BAGHDAD – The United States’ acting defense secretary made a surprise visit to Iraq on Tuesday after he made a similar trip to Afghanistan.
Patrick Shanahan was expected to meet with the Arab country’s Prime Minister Adel Abdul-Mahdi to discuss the future of the US troops deployed in Iraq, according to the state-run news agency NINA.
NINA reported that US army commanders and senior Iraqi officials were set to take part in the meeting, giving no further details.
Shanahan’s visit came after Iraq slammed President Donald Trump’s remarks that US troops would remain in the country for the purpose of monitoring Iran.
Iraqi President Barham Salih said Baghdad would not allow the US to use its troops stationed in the country to watch neighboring Iran.
Around 5,200 US troops remain deployed in a dozen military bases in Iraq.
Last year, Trump announced the US decision to re-impose extensive sanctions on the Islamic Republic and pull out from the 2015 nuclear deal which sought to limit Tehran’s nuclear activities; the 2015 nuclear deal had been concluded between Iran and six world powers and led to hopes of rapprochement between the Middle Eastern power and major world powers.
On Dec. 26, Trump surprised the US forces stationed in Iraq with a visit but left without meeting Abdul-Mahdi, a matter that angered Iraqi officials.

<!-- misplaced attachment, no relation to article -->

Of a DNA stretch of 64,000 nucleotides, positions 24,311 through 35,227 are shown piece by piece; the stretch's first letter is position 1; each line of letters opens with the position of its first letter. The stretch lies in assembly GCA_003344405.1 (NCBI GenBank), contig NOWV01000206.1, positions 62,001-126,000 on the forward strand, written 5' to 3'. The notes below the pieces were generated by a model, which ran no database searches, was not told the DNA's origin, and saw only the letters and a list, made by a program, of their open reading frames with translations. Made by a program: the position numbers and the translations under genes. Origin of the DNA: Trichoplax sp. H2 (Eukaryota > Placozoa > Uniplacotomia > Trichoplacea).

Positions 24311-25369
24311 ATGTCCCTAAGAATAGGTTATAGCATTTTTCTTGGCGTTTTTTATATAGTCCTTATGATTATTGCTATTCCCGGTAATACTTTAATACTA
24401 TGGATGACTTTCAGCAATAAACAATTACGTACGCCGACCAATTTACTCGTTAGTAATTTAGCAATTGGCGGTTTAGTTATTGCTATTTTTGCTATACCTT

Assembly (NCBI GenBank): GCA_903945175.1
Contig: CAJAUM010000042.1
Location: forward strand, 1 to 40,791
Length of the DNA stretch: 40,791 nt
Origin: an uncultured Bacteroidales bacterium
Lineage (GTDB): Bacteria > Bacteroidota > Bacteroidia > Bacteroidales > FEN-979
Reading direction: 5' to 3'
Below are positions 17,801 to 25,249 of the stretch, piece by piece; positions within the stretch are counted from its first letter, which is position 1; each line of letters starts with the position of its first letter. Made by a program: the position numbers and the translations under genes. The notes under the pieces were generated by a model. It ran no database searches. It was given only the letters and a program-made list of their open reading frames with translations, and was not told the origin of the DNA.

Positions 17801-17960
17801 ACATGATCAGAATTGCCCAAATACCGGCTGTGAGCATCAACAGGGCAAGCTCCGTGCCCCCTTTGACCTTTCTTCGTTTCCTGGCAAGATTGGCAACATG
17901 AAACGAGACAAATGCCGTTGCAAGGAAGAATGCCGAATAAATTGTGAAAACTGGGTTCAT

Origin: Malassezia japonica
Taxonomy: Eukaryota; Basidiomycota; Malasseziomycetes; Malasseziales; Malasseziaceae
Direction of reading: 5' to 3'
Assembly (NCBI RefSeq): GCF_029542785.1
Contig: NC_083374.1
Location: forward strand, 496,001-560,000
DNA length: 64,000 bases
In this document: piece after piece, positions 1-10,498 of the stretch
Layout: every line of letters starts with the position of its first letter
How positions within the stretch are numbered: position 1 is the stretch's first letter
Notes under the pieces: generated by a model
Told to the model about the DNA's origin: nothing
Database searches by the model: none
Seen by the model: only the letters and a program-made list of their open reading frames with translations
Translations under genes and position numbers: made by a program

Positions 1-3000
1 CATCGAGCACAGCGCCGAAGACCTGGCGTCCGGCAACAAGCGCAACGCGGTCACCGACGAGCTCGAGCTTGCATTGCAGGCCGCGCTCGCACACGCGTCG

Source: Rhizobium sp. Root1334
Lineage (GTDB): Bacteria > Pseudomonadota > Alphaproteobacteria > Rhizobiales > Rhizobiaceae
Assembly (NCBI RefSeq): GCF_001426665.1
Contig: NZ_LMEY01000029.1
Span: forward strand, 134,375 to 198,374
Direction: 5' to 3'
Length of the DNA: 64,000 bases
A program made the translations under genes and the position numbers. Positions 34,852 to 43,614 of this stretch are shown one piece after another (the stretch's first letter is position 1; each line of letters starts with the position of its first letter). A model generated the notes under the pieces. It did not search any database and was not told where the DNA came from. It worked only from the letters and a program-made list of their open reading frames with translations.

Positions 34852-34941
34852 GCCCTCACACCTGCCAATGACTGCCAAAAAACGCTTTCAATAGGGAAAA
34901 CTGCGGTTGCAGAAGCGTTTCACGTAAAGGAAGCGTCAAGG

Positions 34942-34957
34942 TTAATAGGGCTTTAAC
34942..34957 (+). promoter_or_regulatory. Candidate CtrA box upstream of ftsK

Iraq is a close ally of the United States and also maintains good relations with Iran, a country that had backed the Shiite militias that fought in the offensive against the Islamic State terror organization.
The Iraqi government declared the country’s total liberation from IS in December 2017, after the terror organization was expelled from the large swaths of northern and western Iraq that it had controlled from mid-2014 until the end of that year.
Trump announced in December 2018 the withdrawal of US troops from Syria but has not set a specific date for this withdraw yet, a move that led to the resignation of Shanahan’s successor, US Defense Secretary James Mattis.
On Monday, Shanahan made his first trip since assuming office after Mattis’ resignation.
Shanahan said there were no orders to pull troops from Afghanistan – one of the Taliban’s key demands in peace negotiations with US officials.
“Afghans must control their own future and be involved in ongoing peace discussions, and there are no orders to reduce US troop levels in Afghanistan,” Shanahan said, according to Colonel Dave Butler, a spokesman for Resolute Support, the NATO training mission in Afghanistan.